Introduction: Core facilities play crucial roles in carrying out the academic research mission by making available to researchers advanced technologies, facilities, or expertise that are unfeasible for most investigators to obtain on their own. To facilitate translational science through support of core services, the University of California, Los Angeles Clinical and Translational Science Institute (UCLA CTSI) created a Core Voucher program. The underlying premise is that by actively promoting interplay between researchers and core facilities, a dynamic feedback loop could be established that could enhance both groups, the productivity of the former and the relevance of the latter. Our primary goal was to give translational investigators what they need to pursue their immediate projects at hand.

Methods: To implement this system across four noncontiguous campuses, open-source web-accessible software applications were created that were scalable and could efficiently administer investigator submissions and subsequent reviews in a multicampus fashion.

Results: In the past five years, we have processed over 1400 applications submitted by over 750 individual faculty members across both clinical and nonclinical departments. In total, 1926 core requests were made in conjunction with 1467 submitted proposals. The top 10 most popular cores accounted for 50% of all requests, and the top half of the most popular cores accounted for 90% of all requests.

Conclusion: Tracking investigator demand provides a unique window into what are the high- and low-priority core services that best support translational research.
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http://dx.doi.org/10.1017/cts.2019.4DOI Listing
http://www.ncbi.nlm.nih.gov/pmc/articles/PMC6802412PMC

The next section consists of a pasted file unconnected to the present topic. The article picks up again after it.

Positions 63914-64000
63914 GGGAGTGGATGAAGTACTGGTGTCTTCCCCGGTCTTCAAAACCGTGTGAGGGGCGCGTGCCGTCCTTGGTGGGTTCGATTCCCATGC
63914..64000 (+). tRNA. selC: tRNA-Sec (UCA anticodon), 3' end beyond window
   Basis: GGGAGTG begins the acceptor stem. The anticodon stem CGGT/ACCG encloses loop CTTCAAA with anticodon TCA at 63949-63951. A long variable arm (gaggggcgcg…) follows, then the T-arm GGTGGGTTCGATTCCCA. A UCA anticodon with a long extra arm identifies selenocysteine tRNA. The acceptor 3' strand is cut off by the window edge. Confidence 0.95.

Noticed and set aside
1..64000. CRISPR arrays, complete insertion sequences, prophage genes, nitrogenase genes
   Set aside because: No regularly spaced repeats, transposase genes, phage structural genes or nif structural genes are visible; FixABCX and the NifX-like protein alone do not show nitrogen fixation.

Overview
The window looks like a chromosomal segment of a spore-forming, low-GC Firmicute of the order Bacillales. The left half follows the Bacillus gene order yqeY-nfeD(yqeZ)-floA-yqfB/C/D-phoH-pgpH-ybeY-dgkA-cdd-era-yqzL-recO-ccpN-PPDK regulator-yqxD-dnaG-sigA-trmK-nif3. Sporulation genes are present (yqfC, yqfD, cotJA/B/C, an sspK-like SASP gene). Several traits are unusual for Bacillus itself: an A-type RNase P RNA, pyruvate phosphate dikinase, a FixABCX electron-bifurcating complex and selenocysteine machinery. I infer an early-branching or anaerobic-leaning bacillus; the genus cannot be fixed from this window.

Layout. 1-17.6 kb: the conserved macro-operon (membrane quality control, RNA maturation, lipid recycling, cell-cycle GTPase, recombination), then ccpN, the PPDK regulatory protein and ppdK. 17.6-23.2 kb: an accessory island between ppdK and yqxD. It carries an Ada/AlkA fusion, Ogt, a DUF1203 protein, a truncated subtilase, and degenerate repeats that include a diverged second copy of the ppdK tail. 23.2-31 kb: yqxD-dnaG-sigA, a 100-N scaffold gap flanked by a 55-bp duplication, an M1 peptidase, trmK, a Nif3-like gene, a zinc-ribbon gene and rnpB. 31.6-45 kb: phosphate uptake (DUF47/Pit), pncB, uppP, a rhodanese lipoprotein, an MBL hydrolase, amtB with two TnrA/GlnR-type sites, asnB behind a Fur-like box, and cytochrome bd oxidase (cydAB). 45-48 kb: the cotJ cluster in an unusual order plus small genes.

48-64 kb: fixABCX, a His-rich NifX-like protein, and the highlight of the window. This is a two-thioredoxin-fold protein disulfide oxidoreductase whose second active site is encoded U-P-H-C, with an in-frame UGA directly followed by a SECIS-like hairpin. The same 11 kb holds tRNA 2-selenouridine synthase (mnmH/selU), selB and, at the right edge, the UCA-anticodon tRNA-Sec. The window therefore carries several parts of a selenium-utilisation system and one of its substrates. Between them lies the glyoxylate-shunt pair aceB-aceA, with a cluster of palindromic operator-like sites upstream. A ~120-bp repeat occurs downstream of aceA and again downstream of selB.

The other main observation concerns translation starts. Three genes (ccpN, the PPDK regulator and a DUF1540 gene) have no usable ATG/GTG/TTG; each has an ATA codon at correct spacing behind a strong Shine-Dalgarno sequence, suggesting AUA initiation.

June 2019

Parasite microbiome project: Grand challenges.

PLoS Pathog 2019 10 10;15(10):e1008028. Epub 2019 Oct 10.

Department of Biological Sciences and Northern Gulf Institute, University of Southern Mississippi, Hattiesburg, Mississippi, United States of America.

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http://dx.doi.org/10.1371/journal.ppat.1008028DOI Listing
http://www.ncbi.nlm.nih.gov/pmc/articles/PMC6786532PMC
October 2019

TOX is a critical regulator of tumour-specific T cell differentiation.

Nature 2019 07 17;571(7764):270-274. Epub 2019 Jun 17.

Immunology Program, Memorial Sloan Kettering Cancer Center, New York, NY, USA.

Tumour-specific CD8 T cell dysfunction is a differentiation state that is distinct from the functional effector or memory T cell states. Here we identify the nuclear factor TOX as a crucial regulator of the differentiation of tumour-specific T (TST) cells. We show that TOX is highly expressed in dysfunctional TST cells from tumours and in exhausted T cells during chronic viral infection. Expression of TOX is driven by chronic T cell receptor stimulation and NFAT activation. Ectopic expression of TOX in effector T cells in vitro induced a transcriptional program associated with T cell exhaustion. Conversely, deletion of Tox in TST cells in tumours abrogated the exhaustion program: Tox-deleted TST cells did not upregulate genes for inhibitory receptors (such as Pdcd1, Entpd1, Havcr2, Cd244 and Tigit), the chromatin of which remained largely inaccessible, and retained high expression of transcription factors such as TCF-1. Despite their normal, 'non-exhausted' immunophenotype, Tox-deleted TST cells remained dysfunctional, which suggests that the regulation of expression of inhibitory receptors is uncoupled from the loss of effector function. Notably, although Tox-deleted CD8 T cells differentiated normally to effector and memory states in response to acute infection, Tox-deleted TST cells failed to persist in tumours. We hypothesize that the TOX-induced exhaustion program serves to prevent the overstimulation of T cells and activation-induced cell death in settings of chronic antigen stimulation such as cancer.
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http://dx.doi.org/10.1038/s41586-019-1324-yDOI Listing
http://www.ncbi.nlm.nih.gov/pmc/articles/PMC7698992PMC
July 2019

TOX transcriptionally and epigenetically programs CD8 T cell exhaustion.

Nature 2019 07 17;571(7764):211-218. Epub 2019 Jun 17.